Dustin Hoffman and Scott Turow, together
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What do lawyer-author Scott Turow and actor Dustin Hoffman have in common? The two will be in conversation Monday, June 28 in a ticketed event. They will be discussing Turow’s new book, “Innocent,” a 23-years-later sequel to his first novel, “Presumed Innocent.” Scott Martelle wrote of the book:
Sabich’s career has recovered from the ordeal of being tried for his lover’s murder, and he has rehabilitated his image sufficiently to earn a spot on a state appeals court. His son is an adult, and Sabich has reconciled with his wife, Barbara, who had moved to Detroit at the end of “Presumed Innocent.” But Sabich is a different man now. “I tried to be really honest with myself about what would the effects be of having been tried and acquitted for murder,” Turow says. “I don’t know if he could ever be as totally engaged and trusting again. Everything he has ever believed in has fallen apart by the end of the first novel. The woman he’d lived with, the profession he’d staked his life on — they all proved false to him.”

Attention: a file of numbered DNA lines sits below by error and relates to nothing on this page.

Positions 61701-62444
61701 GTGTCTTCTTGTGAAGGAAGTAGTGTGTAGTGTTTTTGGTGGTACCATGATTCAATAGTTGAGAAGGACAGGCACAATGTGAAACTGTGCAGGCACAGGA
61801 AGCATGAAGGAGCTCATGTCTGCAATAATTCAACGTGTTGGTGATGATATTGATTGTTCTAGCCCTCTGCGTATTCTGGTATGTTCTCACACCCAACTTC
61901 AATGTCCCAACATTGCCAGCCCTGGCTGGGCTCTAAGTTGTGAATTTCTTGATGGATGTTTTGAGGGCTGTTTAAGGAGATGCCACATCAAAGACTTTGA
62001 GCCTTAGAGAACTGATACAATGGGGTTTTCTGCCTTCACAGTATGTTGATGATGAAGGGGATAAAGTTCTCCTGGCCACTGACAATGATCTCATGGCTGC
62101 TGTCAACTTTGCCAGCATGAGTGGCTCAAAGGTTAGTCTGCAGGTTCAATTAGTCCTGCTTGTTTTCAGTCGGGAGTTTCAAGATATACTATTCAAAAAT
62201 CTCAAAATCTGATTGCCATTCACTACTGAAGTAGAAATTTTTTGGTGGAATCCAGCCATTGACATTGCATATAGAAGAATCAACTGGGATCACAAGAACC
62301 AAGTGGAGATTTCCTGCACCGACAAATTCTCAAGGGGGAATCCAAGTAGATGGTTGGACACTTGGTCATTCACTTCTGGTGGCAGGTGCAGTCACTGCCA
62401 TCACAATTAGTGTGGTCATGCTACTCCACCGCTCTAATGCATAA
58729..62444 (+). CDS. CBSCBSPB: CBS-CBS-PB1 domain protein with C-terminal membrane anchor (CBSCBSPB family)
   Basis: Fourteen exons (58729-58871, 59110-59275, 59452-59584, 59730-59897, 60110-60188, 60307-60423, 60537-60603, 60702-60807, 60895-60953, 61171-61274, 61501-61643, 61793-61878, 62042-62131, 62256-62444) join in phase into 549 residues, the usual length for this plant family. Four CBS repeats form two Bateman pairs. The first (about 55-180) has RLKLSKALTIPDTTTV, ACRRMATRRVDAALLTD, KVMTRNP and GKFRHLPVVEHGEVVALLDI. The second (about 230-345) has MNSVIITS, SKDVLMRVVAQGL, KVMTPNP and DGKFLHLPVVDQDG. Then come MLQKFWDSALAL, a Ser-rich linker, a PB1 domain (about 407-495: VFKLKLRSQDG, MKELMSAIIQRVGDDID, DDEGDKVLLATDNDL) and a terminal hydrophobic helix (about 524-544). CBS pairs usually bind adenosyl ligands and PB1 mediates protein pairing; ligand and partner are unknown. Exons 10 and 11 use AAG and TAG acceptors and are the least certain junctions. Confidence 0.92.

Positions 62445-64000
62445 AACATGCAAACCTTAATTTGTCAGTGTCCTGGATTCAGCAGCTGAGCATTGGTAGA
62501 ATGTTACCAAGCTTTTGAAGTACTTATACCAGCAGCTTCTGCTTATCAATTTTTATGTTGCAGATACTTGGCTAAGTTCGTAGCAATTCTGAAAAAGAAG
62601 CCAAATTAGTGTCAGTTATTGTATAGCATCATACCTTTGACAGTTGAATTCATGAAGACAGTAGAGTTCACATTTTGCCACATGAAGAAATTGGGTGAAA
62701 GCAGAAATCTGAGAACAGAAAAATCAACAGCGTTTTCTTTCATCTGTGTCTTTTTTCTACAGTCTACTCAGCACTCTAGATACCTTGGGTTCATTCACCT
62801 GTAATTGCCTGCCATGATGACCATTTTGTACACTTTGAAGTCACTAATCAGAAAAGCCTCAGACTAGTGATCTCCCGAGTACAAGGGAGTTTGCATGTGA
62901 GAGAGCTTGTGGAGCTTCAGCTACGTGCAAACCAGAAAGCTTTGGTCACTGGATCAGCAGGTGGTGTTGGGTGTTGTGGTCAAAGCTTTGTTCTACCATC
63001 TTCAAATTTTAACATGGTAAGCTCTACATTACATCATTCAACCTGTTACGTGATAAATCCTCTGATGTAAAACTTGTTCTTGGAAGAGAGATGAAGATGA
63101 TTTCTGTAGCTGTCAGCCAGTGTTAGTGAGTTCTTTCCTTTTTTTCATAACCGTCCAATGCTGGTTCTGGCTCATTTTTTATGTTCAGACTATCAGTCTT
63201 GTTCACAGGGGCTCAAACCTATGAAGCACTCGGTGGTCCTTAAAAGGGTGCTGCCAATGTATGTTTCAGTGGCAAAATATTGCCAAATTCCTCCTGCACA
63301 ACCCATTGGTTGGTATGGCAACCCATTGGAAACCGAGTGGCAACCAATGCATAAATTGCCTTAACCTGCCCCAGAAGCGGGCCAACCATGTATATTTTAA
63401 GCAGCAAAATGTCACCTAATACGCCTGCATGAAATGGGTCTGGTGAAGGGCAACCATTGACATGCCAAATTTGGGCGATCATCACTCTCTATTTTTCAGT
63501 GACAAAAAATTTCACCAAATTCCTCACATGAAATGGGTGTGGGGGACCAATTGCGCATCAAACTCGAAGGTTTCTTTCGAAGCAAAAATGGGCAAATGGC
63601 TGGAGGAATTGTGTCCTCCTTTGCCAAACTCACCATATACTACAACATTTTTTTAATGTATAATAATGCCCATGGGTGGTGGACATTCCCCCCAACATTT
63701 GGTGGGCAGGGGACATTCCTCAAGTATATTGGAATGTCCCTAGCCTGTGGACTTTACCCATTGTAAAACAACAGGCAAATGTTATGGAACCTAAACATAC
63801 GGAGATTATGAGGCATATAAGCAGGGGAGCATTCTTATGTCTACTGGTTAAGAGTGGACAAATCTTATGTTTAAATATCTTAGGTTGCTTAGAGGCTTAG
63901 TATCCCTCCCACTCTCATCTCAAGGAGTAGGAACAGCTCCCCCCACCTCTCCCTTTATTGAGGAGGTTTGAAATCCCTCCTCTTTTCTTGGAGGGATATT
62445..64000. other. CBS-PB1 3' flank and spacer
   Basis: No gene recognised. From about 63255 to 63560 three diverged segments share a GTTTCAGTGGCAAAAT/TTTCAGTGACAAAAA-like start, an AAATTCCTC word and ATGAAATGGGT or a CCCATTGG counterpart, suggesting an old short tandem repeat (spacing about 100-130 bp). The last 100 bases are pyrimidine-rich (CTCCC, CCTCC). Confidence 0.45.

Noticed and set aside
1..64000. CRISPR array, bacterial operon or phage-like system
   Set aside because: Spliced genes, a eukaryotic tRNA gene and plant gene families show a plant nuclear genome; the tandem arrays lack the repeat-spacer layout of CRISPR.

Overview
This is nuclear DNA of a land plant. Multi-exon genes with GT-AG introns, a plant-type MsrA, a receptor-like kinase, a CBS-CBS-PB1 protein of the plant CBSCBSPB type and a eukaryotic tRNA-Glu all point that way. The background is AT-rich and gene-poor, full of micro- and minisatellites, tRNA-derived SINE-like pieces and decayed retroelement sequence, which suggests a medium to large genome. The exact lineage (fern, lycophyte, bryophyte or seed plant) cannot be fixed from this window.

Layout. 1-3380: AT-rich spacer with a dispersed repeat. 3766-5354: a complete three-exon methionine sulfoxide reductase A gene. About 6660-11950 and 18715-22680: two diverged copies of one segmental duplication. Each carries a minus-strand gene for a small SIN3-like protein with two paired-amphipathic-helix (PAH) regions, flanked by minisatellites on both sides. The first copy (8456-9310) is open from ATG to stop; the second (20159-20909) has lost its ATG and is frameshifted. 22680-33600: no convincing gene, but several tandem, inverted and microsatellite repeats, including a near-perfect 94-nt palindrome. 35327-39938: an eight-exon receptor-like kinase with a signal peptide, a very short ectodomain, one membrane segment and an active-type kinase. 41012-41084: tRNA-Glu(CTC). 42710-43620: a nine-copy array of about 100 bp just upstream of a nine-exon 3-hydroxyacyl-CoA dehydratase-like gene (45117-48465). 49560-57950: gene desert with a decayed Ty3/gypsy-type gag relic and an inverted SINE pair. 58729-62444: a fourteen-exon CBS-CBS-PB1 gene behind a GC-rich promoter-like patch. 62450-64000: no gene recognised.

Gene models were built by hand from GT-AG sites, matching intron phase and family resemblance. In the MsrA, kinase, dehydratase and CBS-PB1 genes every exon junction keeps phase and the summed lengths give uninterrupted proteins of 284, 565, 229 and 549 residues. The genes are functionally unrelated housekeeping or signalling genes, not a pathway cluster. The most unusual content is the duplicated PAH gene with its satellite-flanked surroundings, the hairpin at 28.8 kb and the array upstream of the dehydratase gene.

It turns out that Hoffman is something of a fan of Turow. He optioned Turow’s 1999 book, “Personal Injuries,” and once intended to star in the film (which has not been made).
The event is presented by Live Talks Los Angeles, a relatively new series that has held discussions at a few venues across the city. Turow and Hoffman will speak at Zipper Hall at The Colburn School in downtown L.A., near the Museum of Contemporary Art and the Walt Disney Concert Hall.
Tickets are $25 for general admission; $40 includes a copy of “Innocent.” The event begins at 8 p.m. $95 tickets include admission to a 6:30 p.m. reception, reserved seating and Turow’s book.
Net proceeds from the Live Talks Los Angeles event with Turow and Hoffman, which is supported in part by the Pearson Foundation, will be donated to the literacy organization 826LA.
-- Carolyn Kellogg
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